Celebrities can induce us to purchase a fragrance, crave a new car, or change our hairstyle…and they also impact health care decisions. When a movie star’s health news makes headlines, physicians who anticipate the downstream effects will be better prepared for patients with related symptoms or anxiety.

Today, many Angelina Jolie fans and followers are now familiar with health care terms that were not previously fanzine material: genetic cancer screening, BRCA1, prophylactic surgery. At the same time Jolie’s story has prompted debate about her decision and advocacy among clinical experts, it is also likely to give patients pause for thought about what’s lurking in their genes, and turning to their physicians for answers. As genetic screening offers patients and their physicians more information about current and potential health issues, mismanagement of such decisions, and the information that is generated, can put both parties at risk.

National malpractice data collected via CRICO’s comparative benchmarking system (CBS) indicate that, through 2011, few cases cited errors specifically related to genetic testing. But 21 percent of the 18,700 CBS cases studied do allege a missed or delayed diagnosis, often as a result of an inadequate family history or the mismanagement of (traditional) test results. As genetic testing becomes a more prevalent diagnostic tool (especially for cancer), the value of understanding the associated patient safety risks increases as well.

Much of what genetic testing can tell patients (or expecting parents) is about the risk chance for potential conditions, i.e., what might someday occur. Comprehensive counseling before and after the tests are performed helps align physician and patient expectations, and ensures sufficient communication regarding issues such as:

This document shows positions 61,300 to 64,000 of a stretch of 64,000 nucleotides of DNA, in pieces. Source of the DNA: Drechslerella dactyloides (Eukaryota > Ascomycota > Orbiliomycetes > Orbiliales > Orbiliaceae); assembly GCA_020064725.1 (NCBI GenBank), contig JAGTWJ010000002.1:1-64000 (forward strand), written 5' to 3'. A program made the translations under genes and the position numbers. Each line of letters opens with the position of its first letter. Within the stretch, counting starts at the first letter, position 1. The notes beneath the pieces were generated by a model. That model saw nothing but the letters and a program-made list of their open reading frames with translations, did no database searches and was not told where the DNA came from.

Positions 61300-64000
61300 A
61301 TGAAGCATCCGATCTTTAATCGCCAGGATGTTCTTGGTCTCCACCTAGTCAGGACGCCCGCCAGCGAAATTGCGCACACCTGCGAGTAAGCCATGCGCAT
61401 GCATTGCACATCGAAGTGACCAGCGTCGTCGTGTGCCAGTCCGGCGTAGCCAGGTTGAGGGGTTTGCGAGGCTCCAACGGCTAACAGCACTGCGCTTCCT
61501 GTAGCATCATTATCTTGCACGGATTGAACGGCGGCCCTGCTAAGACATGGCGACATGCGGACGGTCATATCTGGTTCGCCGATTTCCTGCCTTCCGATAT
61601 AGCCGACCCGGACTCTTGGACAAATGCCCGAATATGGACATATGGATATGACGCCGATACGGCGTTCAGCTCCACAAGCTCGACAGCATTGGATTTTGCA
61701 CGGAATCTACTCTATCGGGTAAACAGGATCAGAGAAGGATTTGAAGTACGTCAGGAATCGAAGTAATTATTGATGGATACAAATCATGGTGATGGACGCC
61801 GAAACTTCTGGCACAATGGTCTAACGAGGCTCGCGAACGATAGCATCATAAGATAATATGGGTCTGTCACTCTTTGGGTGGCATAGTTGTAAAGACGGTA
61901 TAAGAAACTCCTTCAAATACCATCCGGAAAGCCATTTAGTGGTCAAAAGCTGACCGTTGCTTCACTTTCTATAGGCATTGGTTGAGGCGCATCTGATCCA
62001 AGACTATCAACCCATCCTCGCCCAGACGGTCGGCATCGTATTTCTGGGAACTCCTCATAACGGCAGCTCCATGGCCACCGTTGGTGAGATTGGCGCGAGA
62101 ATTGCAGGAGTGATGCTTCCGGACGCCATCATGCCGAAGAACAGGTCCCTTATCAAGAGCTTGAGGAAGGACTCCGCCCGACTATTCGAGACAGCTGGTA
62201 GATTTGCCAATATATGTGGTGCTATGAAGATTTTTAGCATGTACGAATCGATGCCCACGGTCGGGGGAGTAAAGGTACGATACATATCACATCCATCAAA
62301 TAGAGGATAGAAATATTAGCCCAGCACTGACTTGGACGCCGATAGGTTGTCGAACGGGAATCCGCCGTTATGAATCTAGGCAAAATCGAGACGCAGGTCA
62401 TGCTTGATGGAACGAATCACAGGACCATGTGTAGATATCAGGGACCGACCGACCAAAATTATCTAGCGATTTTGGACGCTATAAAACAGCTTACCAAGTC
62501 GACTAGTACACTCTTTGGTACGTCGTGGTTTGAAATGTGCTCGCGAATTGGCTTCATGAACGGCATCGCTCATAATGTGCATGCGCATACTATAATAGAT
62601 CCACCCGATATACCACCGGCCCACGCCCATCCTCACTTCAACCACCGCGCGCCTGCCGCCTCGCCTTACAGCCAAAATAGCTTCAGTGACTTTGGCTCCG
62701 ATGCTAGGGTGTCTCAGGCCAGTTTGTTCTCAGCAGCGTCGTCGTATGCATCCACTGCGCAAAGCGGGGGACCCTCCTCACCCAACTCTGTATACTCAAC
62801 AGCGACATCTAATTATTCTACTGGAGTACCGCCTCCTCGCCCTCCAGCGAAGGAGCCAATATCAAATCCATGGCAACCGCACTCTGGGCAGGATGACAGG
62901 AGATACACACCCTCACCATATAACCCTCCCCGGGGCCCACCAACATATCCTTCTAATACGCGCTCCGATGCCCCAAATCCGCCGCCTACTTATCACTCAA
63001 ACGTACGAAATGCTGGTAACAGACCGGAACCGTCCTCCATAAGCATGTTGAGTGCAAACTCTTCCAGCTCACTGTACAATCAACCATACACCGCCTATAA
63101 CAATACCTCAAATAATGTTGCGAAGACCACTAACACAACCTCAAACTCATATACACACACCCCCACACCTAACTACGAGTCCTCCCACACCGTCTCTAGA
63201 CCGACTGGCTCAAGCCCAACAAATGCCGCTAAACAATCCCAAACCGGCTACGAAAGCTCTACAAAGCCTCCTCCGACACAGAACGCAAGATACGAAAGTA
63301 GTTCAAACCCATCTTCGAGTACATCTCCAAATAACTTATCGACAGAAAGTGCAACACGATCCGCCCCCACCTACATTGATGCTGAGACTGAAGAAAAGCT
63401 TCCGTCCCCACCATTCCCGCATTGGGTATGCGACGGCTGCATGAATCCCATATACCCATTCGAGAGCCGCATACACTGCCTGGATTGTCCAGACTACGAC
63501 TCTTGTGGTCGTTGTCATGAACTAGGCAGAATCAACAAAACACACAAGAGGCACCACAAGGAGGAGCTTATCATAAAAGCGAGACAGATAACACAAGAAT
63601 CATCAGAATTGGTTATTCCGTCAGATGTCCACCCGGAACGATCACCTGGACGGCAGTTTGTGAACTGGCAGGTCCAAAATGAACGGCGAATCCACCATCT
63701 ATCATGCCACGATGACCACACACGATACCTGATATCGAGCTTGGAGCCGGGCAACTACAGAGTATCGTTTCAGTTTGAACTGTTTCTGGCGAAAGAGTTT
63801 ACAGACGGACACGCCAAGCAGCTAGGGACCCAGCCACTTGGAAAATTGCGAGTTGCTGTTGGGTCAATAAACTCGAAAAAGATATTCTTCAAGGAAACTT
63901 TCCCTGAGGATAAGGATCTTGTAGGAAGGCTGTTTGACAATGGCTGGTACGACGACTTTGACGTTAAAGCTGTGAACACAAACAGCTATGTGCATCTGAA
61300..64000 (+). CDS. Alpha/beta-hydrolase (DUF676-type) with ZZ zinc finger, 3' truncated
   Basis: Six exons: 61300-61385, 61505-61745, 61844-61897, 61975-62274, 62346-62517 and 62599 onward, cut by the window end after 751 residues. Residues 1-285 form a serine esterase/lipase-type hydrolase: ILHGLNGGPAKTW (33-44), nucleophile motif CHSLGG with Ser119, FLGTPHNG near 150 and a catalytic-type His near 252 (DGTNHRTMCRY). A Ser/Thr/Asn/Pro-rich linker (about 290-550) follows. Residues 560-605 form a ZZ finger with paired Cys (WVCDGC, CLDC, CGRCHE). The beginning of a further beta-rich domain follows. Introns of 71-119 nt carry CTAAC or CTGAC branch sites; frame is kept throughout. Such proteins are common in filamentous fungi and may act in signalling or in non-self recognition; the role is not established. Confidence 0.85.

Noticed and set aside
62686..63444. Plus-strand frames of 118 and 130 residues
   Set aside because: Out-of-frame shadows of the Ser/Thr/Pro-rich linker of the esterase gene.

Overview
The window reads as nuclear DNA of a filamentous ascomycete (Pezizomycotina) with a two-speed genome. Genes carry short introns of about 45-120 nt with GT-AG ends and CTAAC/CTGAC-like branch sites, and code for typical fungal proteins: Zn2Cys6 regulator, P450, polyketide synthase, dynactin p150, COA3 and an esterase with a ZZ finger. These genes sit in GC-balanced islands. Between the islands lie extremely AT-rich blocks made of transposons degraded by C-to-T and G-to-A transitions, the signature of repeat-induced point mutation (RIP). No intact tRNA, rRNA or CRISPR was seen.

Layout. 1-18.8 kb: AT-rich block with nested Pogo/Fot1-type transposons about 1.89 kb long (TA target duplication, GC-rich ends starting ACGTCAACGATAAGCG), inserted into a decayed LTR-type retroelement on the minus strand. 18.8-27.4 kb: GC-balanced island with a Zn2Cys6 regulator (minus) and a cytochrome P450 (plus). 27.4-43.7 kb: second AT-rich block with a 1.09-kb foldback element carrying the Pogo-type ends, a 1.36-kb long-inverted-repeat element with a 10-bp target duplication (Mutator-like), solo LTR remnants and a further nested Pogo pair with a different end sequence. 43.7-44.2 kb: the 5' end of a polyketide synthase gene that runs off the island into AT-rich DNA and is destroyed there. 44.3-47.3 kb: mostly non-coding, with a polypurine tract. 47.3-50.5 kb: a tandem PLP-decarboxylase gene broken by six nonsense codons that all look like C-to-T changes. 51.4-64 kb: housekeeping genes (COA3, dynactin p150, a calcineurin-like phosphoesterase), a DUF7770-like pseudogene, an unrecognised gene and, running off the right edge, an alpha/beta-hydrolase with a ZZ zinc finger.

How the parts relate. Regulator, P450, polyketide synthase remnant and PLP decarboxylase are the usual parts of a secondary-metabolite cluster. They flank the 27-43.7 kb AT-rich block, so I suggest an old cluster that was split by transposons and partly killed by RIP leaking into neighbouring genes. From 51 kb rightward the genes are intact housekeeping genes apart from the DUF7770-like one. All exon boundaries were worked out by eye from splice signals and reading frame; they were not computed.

• Is the personal/family history complete enough to indicate genetic screening?
  • Is the result going to be an actual diagnosis or a risk assessment?
  • Is the information going to be actionable, i.e., could the patient/parents do anything to avoid contracting [disease X] or mitigate its impact?
  • Is the meaning of the numbers (e.g., risk probability) clear?
  • Is this result certain, or is a follow-up or confirming test necessary?
  • If there is a preventive measure, when should that be done, and what are the associated risks?
  • Are blood relatives at similar risk, and do they have to be notified?
  • Did the results reveal anything beyond the focus of the testing?

Of course, genetic testing may not be indicated for some patients who seek it, and others may simply choose to forgo genetic testing, especially if the results might not be conclusive, or would identify an untreatable condition. Such discussions, and the patient’s choice, should be documented and periodically revisited. Being prepared for patient requests, and their subsequent genetic test results, will help both of you navigate this relatively uncharted territory.

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